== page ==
She remembers a phone call from Jane Meredith, a neighbour and friend, who told Ms Barnes she and Annabel Slaight, another resident of their Georgina neighbourhood, had a way to bring public attention to the state of Lake Simcoe.

Naturally, Ms Barnes, 37, a sales representative for a Toronto furniture company and mother of three, couldn't say no to her friends and agreed to do whatever it took to help with their project.

And that, basically, is how she ended up standing nude on the Lake Simcoe shoreline one blustery afternoon last November, holding her daughter, Paris, in her arms.

"It was chilly and my daughter was clinging to me," she said, laughing. "But it was kind of nice because she was keeping me warm as much as I was comforting her."

Baring it all for a good cause -- in this case posing for a calendar designed to raise $250,000 for conservation efforts -- isn't a new idea, as anyone who saw the movie Calendar Girls can tell you.

Based on a true story, the movie told the tale of a group of middle-aged British women who decided it might be fun to raise money for leukemia research by posing semi-nude for a calendar, inadvertently causing a worldwide sensation and selling millions more calendars than they ever dreamed.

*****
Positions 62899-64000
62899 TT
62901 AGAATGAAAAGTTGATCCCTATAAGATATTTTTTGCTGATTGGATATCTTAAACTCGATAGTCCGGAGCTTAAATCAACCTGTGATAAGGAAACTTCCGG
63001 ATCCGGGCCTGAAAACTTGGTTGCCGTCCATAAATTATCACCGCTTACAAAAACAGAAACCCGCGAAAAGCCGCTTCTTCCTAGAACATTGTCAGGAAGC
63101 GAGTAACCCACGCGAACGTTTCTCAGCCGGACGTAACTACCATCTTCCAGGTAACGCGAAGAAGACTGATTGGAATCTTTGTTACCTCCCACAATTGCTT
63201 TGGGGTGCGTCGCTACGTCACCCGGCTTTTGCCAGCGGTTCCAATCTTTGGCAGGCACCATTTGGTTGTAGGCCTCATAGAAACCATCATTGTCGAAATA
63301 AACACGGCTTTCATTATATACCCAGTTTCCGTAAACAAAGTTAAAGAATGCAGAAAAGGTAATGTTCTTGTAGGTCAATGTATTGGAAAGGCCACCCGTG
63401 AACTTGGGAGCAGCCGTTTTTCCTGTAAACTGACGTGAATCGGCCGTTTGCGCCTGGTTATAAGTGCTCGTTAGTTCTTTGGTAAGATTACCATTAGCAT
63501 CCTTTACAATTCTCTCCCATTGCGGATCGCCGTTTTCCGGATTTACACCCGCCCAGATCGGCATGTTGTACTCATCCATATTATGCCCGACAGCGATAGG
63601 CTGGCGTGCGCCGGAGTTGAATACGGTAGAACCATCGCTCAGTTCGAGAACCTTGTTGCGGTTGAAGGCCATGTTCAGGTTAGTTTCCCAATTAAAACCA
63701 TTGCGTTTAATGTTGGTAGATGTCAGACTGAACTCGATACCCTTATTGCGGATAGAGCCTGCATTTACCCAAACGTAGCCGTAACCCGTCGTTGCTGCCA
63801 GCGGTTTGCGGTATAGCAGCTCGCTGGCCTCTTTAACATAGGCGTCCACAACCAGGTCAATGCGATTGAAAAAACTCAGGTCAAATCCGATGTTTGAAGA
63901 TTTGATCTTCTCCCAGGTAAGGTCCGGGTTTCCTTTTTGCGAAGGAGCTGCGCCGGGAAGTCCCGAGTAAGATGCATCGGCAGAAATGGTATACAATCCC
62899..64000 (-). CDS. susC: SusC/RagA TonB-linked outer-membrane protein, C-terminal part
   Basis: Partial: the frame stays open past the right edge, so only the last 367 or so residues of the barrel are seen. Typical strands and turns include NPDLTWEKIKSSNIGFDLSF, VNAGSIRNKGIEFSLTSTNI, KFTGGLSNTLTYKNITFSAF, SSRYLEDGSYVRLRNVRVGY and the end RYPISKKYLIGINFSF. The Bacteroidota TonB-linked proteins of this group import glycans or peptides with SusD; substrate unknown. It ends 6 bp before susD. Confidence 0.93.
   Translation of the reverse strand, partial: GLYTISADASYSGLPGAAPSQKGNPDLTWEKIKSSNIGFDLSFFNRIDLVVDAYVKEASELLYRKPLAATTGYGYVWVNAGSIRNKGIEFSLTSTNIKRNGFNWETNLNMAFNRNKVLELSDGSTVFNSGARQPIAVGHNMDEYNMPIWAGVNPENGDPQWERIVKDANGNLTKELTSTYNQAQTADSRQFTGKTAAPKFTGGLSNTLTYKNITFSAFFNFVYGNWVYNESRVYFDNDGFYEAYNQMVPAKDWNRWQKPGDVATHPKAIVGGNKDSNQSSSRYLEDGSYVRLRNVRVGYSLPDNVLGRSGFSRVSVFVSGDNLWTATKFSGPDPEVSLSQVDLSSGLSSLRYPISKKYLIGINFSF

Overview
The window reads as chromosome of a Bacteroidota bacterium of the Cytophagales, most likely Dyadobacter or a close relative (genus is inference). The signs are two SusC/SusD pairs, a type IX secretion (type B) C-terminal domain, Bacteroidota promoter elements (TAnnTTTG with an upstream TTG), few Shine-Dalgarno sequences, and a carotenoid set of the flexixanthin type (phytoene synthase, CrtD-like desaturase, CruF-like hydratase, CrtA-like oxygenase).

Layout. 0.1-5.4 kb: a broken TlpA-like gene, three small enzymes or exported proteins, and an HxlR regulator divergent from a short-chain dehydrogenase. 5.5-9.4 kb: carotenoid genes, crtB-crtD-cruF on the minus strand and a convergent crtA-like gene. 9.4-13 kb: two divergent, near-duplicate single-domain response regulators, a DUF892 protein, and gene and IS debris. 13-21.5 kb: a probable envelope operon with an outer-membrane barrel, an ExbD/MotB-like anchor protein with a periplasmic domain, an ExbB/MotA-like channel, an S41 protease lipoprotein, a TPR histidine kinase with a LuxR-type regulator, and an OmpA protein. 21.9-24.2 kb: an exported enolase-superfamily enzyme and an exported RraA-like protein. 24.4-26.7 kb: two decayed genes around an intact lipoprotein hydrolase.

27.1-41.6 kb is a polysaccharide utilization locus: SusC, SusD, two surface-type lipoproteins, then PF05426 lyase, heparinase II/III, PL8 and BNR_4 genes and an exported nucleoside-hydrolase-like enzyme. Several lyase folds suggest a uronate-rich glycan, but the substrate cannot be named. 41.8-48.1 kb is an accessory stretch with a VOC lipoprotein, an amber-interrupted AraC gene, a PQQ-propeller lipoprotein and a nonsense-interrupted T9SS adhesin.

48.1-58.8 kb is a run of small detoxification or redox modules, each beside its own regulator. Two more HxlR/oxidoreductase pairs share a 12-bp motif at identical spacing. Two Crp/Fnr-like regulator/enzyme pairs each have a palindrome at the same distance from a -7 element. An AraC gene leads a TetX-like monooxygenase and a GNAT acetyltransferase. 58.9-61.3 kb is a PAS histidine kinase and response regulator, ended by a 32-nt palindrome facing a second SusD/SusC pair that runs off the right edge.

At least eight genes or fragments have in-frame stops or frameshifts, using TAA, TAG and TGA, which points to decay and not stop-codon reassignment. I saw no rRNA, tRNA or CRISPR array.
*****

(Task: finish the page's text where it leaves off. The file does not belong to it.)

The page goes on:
But as Ms Meredith, a grandmother and one of the Ladies of the Lake puts it, it's not quite the same idea.

"We are not inside sitting behind a potted plant," she said, pointing to a group photo showing her wearing a long silken scarf, and little else, in an autumnal setting near Sibbald Point. "We're outside in the elements on, in or beside the lake."

In one photo, a group of women huddle inside an ice-fishing hut off Innisfil's De Grassi Point, while another winter shot shows two semi-clad women mushing across the ice in a dogsled ... a photo shoot that went smoothly until the six Siberian huskies spotted some people walking their dogs and took off.

Fortunately, the dog handler was able to get the dogs back before the dog walkers got a view of nature they didn't expect.

The prospect of appearing unclothed in these open spaces might not appeal to everyone, but Ms Barnes, who had never posed nude before, said it wasn't that big a deal.

"It wasn't about me and Paris so much as it was about capturing the beauty of the lake at that time," she said.

"When we arrived on site, it was more, 'OK, jump in.' It was quite quick, very spontaneous and natural. I wasn't even aware I was naked; I didn't have time to reflect on it."

The calendar, which is available in August for $15, came about when members of the Rescue Lake Simcoe Coalition thought of ways to bring attention to the lake's health, which is being endangered by an estimated 100 tons of phosphorus annually.

Last year, the coalition launched the WAVE Healthy Yards/Healthy Lawns program, a campaign to educate Georgina residents about the need to reduce fertilizer runoff, which contributes to excessive weed and algae growth in the water.

"I've been here every summer of my life and lived here full-time 10 years," Ms Meredith said.

"We didn't even think about drinking the water from the lake then, but you certainly would now."